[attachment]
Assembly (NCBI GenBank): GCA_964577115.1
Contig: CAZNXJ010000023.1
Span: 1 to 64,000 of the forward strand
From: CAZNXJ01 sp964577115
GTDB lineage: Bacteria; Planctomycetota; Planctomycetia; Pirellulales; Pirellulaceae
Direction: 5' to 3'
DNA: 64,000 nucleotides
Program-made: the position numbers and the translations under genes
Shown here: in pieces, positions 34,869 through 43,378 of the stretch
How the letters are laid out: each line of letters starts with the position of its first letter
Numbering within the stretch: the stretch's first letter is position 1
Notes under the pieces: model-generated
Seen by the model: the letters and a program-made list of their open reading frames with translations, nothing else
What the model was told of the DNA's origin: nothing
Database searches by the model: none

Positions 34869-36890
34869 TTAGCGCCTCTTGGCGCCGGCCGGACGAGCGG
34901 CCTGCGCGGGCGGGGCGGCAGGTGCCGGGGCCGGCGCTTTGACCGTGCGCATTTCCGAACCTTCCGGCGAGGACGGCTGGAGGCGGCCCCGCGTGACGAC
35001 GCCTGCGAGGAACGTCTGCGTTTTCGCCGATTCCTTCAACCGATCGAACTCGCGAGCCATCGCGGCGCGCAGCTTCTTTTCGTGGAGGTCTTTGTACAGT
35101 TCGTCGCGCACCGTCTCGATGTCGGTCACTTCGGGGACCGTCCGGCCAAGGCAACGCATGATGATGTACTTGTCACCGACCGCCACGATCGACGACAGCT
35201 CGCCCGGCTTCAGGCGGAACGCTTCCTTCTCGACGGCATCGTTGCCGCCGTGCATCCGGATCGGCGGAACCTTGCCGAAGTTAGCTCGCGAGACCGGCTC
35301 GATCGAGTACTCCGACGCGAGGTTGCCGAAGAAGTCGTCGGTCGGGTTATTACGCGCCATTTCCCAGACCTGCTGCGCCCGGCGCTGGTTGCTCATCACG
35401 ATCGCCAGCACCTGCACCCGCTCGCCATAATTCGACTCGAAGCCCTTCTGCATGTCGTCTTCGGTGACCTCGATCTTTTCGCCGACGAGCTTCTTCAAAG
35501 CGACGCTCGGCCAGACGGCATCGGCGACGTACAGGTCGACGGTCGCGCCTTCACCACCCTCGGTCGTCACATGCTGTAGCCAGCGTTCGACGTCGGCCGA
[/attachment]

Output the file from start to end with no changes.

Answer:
Assembly (NCBI GenBank): GCA_964577115.1
Contig: CAZNXJ010000023.1
Span: 1 to 64,000 of the forward strand
From: CAZNXJ01 sp964577115
GTDB lineage: Bacteria; Planctomycetota; Planctomycetia; Pirellulales; Pirellulaceae
Direction: 5' to 3'
DNA: 64,000 nucleotides
Program-made: the position numbers and the translations under genes
Shown here: in pieces, positions 34,869 through 43,378 of the stretch
How the letters are laid out: each line of letters starts with the position of its first letter
Numbering within the stretch: the stretch's first letter is position 1
Notes under the pieces: model-generated
Seen by the model: the letters and a program-made list of their open reading frames with translations, nothing else
What the model was told of the DNA's origin: nothing
Database searches by the model: none

Positions 34869-36890
34869 TTAGCGCCTCTTGGCGCCGGCCGGACGAGCGG
34901 CCTGCGCGGGCGGGGCGGCAGGTGCCGGGGCCGGCGCTTTGACCGTGCGCATTTCCGAACCTTCCGGCGAGGACGGCTGGAGGCGGCCCCGCGTGACGAC
35001 GCCTGCGAGGAACGTCTGCGTTTTCGCCGATTCCTTCAACCGATCGAACTCGCGAGCCATCGCGGCGCGCAGCTTCTTTTCGTGGAGGTCTTTGTACAGT
35101 TCGTCGCGCACCGTCTCGATGTCGGTCACTTCGGGGACCGTCCGGCCAAGGCAACGCATGATGATGTACTTGTCACCGACCGCCACGATCGACGACAGCT
35201 CGCCCGGCTTCAGGCGGAACGCTTCCTTCTCGACGGCATCGTTGCCGCCGTGCATCCGGATCGGCGGAACCTTGCCGAAGTTAGCTCGCGAGACCGGCTC
35301 GATCGAGTACTCCGACGCGAGGTTGCCGAAGAAGTCGTCGGTCGGGTTATTACGCGCCATTTCCCAGACCTGCTGCGCCCGGCGCTGGTTGCTCATCACG
35401 ATCGCCAGCACCTGCACCCGCTCGCCATAATTCGACTCGAAGCCCTTCTGCATGTCGTCTTCGGTGACCTCGATCTTTTCGCCGACGAGCTTCTTCAAAG
35501 CGACGCTCGGCCAGACGGCATCGGCGACGTACAGGTCGACGGTCGCGCCTTCACCACCCTCGGTCGTCACATGCTGTAGCCAGCGTTCGACGTCGGCCGA